Trey Burke’s time in Ann Arbor is over and it won’t soon be forgotten. His impact as Michigan’s point guard was obvious. He dominated the ball, scored, created, and defended. Burke was the National Player of the Year because of his impressive statistics. He was a winner and carried Michigan to heights it hadn’t seen in 20 years. There is no shortage of numbers to prove how great Burke’s sophomore season was.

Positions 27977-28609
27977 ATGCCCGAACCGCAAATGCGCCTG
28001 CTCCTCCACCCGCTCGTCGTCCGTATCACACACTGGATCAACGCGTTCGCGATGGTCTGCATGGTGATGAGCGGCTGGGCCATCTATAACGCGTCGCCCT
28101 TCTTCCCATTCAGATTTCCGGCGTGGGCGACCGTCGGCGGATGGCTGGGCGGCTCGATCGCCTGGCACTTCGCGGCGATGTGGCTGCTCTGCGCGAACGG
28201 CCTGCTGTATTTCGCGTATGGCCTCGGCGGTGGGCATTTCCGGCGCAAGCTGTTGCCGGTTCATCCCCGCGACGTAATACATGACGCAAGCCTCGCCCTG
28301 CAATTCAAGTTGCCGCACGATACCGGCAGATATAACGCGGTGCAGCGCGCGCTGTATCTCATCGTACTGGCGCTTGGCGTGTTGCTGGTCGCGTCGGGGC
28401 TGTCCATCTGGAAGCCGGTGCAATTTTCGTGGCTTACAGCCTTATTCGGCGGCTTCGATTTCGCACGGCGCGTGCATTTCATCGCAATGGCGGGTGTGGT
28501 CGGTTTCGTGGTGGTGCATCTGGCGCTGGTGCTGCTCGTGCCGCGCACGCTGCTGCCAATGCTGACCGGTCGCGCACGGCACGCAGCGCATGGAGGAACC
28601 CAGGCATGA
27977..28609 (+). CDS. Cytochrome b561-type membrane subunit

We know about Burke’s production but there’s one element of his game that shouldn’t be overlooked – or at least hasn’t been quantified – his ability to create late in the shot clock. According to Synergy Sports, Burke was the most productive late clock player in the Big Ten. He used 53 offensive possessions with less than four seconds remaining on the shot clock (more than any player in the league) and scored 1.097 points per. He was also the 10th most efficient late clock player in the league – an impressive feat considering only one of the nine players better than him used more t